NOUAKCHOTT, Mauritania – The army general who successfully toppled Mauritania's government staged a show of force Thursday, leading several thousand supporters in a march through the capital. His police fired tear gas at the few who protested the coup.
Gen. Mohamed Ould Abdel Aziz, architect of Wednesday's coup and another back in 2005, stood on the back of an open Land Cruiser wearing his military uniform and a green beret. As he waved to the crowd, throngs of people held up giant posters of him and chanted slogans like "Yes to the coup!" and "We support the military!"
Addressing the Mauritanian people for the first time since the change of government, Aziz declared he was "determined to save democracy."
"It's the army that brought an end to dictatorship in 2005. And today it's once again she that brings an end to dictatorship, to nepotism, to chaos and disorder," he yelled.
Elsewhere in this West African capital, police fired tear gas to disperse about 100 anti-coup protesters on the steps of parliament who called Thursday for the country's ousted president to be reinstated.
"No to the coup! Yes to our legitimate president!" they chanted.
A day after overthrowing the government, Mauritania's new military junta announced plans to hold free and transparent elections "as soon as possible."
The junta leaders did not announce a date for the elections nor did they specify a reason for toppling the 15-month-old government of President Sidi Cheikh Ould Abdallahi, the first freely elected president in this desert nation in over two decades.
However Abdallahi and parliament had been locked in an increasingly bitter political fight over the president's overtures to Islamic radicals, his ties to allies of a reviled former dictator and his alleged corruption and misuse of public funds. The coup began early Wednesday after Abdallahi fired the country's top four generals, reportedly for supporting the lawmakers.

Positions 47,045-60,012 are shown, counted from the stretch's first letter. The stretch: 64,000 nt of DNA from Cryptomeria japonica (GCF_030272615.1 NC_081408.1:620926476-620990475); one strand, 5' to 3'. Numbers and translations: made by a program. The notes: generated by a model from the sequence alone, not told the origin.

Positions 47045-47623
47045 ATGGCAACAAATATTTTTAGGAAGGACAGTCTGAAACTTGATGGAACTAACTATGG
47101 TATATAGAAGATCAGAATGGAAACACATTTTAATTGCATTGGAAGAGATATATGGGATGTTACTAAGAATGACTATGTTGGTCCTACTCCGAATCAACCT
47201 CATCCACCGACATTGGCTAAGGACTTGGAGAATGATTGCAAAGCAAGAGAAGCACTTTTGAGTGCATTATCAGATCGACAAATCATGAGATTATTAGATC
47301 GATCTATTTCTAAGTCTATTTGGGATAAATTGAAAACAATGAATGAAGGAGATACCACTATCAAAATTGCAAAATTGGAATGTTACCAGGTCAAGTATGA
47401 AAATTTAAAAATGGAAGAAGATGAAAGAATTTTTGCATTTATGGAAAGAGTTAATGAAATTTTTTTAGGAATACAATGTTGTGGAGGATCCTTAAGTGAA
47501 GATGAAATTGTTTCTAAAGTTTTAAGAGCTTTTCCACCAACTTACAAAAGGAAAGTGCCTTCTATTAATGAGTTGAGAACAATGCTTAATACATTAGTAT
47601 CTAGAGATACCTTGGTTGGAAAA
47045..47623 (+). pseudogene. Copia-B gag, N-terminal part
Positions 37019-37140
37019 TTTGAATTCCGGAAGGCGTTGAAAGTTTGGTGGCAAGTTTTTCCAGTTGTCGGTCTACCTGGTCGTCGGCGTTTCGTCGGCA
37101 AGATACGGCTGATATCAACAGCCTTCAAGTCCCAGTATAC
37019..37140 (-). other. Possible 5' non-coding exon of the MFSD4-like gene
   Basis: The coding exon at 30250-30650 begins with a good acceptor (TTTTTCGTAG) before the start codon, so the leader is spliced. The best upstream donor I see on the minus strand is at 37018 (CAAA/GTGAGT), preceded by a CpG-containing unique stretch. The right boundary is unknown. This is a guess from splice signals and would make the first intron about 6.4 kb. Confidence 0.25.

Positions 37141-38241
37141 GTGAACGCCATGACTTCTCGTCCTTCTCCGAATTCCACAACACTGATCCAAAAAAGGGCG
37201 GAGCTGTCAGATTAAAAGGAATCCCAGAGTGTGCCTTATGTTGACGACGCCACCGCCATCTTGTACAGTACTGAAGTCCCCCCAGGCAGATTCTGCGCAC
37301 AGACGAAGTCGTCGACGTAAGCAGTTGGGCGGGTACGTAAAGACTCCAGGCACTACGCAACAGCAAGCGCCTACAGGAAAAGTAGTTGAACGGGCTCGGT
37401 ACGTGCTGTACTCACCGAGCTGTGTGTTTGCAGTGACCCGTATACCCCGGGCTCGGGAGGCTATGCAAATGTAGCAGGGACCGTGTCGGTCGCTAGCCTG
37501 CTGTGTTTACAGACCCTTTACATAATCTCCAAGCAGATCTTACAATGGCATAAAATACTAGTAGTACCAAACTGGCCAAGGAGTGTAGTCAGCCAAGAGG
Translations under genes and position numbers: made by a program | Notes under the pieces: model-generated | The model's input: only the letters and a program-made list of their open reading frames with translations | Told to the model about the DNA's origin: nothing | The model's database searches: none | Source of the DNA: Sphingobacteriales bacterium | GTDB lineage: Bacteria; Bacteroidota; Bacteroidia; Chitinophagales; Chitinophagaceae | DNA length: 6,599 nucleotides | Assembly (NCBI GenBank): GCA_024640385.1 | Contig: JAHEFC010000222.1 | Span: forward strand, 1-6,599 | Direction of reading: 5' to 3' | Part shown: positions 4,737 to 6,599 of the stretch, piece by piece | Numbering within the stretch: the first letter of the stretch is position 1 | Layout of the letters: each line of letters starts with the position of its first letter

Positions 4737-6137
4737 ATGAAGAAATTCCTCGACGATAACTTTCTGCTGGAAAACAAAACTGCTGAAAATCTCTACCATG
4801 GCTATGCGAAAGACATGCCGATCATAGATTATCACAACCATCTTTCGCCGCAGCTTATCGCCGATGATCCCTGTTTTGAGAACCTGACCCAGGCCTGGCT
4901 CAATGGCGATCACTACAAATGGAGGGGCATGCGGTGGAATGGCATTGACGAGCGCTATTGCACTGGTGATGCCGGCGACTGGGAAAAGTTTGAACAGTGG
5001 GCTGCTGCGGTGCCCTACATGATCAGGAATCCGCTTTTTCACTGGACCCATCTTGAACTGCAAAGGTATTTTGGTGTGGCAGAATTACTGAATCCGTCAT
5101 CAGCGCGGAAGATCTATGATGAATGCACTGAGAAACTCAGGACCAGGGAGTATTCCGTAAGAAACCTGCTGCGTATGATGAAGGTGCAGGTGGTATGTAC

Until elections are held, Mauritania will be governed by an 11-member council, which will make sure that government institutions continue to function normally, according to a junta statement read early Thursday on national TV. The council will be led by Aziz, the former commander of the presidential guard.
"We will engage in a dialogue with all the political parties and all civic institutions in organizing these elections," the junta said.
Wednesday's bloodless coup reflected the internal struggle over how to manage this desperately poor desert nation, which straddles the Arab and African worlds and is Africa's newest, if small-scale, oil producer.
Still, Nouakchott remained calm throughout the change and by Thursday, merchants were selling their wares, taxis and buses were crisscrossing the capital and government bureaucrats had reported for work.
Mauritania's last coup in 2005 was wildly popular in the streets and silently applauded abroad because it ended the 21-year rule of an unpopular dictator, paving the way for the 2007 elections that brought back civilian rule.
Coup leaders then promised the 2007 presidential elections would not include any junta candidates and delivered on that promise.
Still, Wednesday's change of power was swiftly condemned by the United States, the European Union and the African Union, which said it would send an envoy to Nouakchott.
Soldiers seized Abdallahi at his living quarters inside the presidential compound early Wednesday, took control of state radio and television and announced the formation of a new state council.
"He fired the generals and that is his constitutional right," Abdoulaye Mamadou Ba, the president's spokesman told The Associated Press. "President Abdallahi is the victim of a coup concocted by the army with the connivance of lawmakers in parliament."
Amal Cheikh Abdallahi, the president's daughter, said she remained "extremely worried" about her father. She and her mother were sequestered inside the presidential palace.
"We have no idea where my father is," she said.
With a population of 3.4 million, Mauritania has seen more than 10 coups or attempted coups since independence from France in 1960. While most of its people live on about $5 a day, relatively small oil reserves were discovered in 2006.